As critics of this line of thinking have argued for ages, including most recently Julian Simon, the argument overlooks the role of human creativity in problem-solving. One way to sum up the anti-Malthusian position is to say that humans are themselves resources, not in the Soylent Green sense, but in the sense that we are clever and adaptable, and tend to discover new resources, new and more efficient ways to use existing resources, and institutions that incentivize greater husbandry and conservation. Where incentives are bad, of course, for example in common-pool resource situations, we do see overuse of resources. But it’s a hallmark of human ingenuity that many societies did evolve institutions such as property rights that help avoid those problems.
As our population has grown, we have developed more efficient agriculture and related technology. Where there’s hunger, it’s typically due to politics, not because the global food supply is depleted. We have abundance, not shortage. If human ingenuity can generally be counted on to solve these problems, you’d think that the more-advanced civilizations such as Xandar and Asgard could also.
So just as we now have no reason to be persuaded by Malthus and Ehrlich’s predictions of doom, and a good understanding of why they were mistaken, Thanos, knowing about the many worlds even more advanced than Earth, should have even less reason to see things this way. Unfortunately, Thanos is insane, so reason- and evidence-based arguments about Malthusianism have little effect.
There’s another approach one might take, which several characters mention, namely that even if we did need to take the Malthusian fear seriously, it would nevertheless be immoral to kill half of everyone. Only on the crudest version of utilitarianism could this be justified, and even then, wouldn’t the population just increase again, and the problem would repeat?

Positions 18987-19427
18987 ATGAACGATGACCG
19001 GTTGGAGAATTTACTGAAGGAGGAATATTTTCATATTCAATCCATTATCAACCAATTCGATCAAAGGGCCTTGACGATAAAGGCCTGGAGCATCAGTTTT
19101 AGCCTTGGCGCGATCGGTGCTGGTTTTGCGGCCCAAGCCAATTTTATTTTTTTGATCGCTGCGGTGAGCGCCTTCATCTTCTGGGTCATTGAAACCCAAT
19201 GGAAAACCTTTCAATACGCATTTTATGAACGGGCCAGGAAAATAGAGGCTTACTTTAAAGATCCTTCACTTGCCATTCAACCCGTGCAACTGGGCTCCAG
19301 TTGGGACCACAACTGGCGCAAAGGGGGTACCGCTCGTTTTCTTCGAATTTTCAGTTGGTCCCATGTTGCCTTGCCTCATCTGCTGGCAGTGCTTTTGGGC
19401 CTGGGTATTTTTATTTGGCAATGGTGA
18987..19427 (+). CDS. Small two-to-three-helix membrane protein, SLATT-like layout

But most ethical systems are more sophisticated than the sophomoric version of utilitarianism. A more sophisticated consequentialism would be moved by the anti-Malthusian argument about human creativity in innovation and institutional design. And non-consequentialist theories tend to hold each individual as having intrinsic worth, not to be sacrificed for the greater good—“we don’t trade lives,” as Captain America puts it.
That each person has a right to live and strive trumps a utilitarian desire to cull the population. Again, though, a madman like Thanos is not likely to be any more receptive to moral philosophy than to economics or history. So it’s a good thing the Avengers and the Guardians of the Galaxy and the Sorcerers of Kamar-Taj are around to fight Thanos.
In the real world, of course, we don’t have Mad Titans with Infinity Gauntlets literally trying to murder half the population—although we do have ordinary humans who are sufficiently alarmed by Malthusian fears as to propose serious harm to large segments of the population, people who fail to take seriously either the fundamental dignity and right to liberty of all persons, or the lessons of economic history.
And while we also don’t have those superheroes, we do have some heavy intellectual firepower from heroes such as Julian Simon, Deirdre McCloskey, David Ricardo, Friedrich Hayek, John Locke and Adam Smith. If the name weren’t already taken, I’d be tempted to suggest “Justice League.”